by Cloyd Campfire

July 2009


     The papa pretty much had me trained well enough to be a true friend to javelinas.  A few more sessions would have cinched the possibilities of my admittance into the family group of three.  Perhaps I could have begun running around with these so-called "wild pigs."  But, alas, I stopped sleeping in the flower bed and retreated to a more regular sleeping arrangement at the VA domiciliary nearby.

     Sleeping on the streets of the friendly town of Prescott was not near as luxurious an experience as sleeping in a sleeping-bag and tent in the woods.  Now all I had was a Mexican blanket and a plastic banner advertizing Corona Beer.  The blanket went on top, the banner beneath me.  And I did catch a few winks every night.  I stayed warm inside my long-johns and clothes also, and often with my shoes on.

     I slept on town ground now because this supposedly involved less walking than sleeping in the little-bit distant national forest.  Also, I think, I was in town now instead of the woods because I was ~ returning.  But returning to what, I did not know.

     The flower bed in which I dreamed was full of happy-go-lucky roaches about the size of quarters.  It was their flower bed ~ but the little buggers left me alone ~ mostly.  The Big Dipper star formation lolly-gagged above.  Near dawn this starry delight would be a-rest on the top of a tree ~ like a faithful clock.  This spot o' mine (I hesitate to call it a "camp") was nestled in varied high-bred foilages planted by man, that kept me adequately camoflauged from discovery by the town populace and their police.  By and by, a few folks knew where I slept despite my constant sneeking around like a secret agent.  I had the funny feeling they, which might have even included a campus cop, were looking out for me and making sure I wasn't disturbed.  That's Prescott for you.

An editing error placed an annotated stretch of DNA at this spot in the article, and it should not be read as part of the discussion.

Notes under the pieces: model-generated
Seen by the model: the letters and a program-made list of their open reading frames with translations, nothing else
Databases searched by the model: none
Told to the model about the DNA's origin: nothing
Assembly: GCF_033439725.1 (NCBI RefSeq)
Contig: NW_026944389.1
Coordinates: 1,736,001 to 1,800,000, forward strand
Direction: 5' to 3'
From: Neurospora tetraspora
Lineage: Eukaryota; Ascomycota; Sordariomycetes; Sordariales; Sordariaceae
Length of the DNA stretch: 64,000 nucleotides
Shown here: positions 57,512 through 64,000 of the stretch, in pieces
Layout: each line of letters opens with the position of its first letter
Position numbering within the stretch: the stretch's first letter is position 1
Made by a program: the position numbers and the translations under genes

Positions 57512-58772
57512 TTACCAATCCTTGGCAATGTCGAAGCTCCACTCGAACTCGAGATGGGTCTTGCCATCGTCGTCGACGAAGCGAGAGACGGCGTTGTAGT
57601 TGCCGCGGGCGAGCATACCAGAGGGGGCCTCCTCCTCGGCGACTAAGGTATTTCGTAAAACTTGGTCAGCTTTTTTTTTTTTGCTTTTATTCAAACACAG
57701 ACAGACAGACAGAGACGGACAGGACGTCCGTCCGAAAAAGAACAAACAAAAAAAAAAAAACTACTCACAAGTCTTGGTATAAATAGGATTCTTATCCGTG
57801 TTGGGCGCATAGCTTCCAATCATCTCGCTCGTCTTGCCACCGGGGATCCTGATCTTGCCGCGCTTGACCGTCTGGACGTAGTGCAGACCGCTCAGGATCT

This flower bed was located in a serene corner of a modest-sized park, intricately tucked under the arm, so to speak, of Yavapai Community College ~ and with sculptures.  My bed went unnoticed behind a neat little amphitheater built of loose brick.  Boulders, a sparsely-leafed tree, a yawning ditch were part of this corner.  The whole park was pretty much un-noticed by everybody.  Traffic and traffic lights, and other lights in the night, gave my corner a Disneyland-ride like atmosphere that wasn't too unpleasant.  Taxicab drivers & their mechanics worked on a nearby side street 'til dawn.  This rest stop o' mine was not the most ideal, but I liked it, and slept here most nights for a couple months.

     The first time I met the papa I mistook him for a dog ~ perhaps a large Scottish terrier on the loose and rabid in the night.  He come up over a rock and menacingly growled at me.  I was putting on my long-johns.  In the midst of this vulnerable acrobatic, I growled in panic back at the son of a nymph-monk and threatened him with a tennis shoe.  The javelina backed-off into the night-time shadows ~ just like a prop on a Disneyland ride.  A moment later, he and his family, whom I ofcourse thought were dogs also, passed on in the light-speckled ditch below.  Shrugging off this startling misadventure, I finished my chore and lay me self down for some winks in this Prescott wonderland.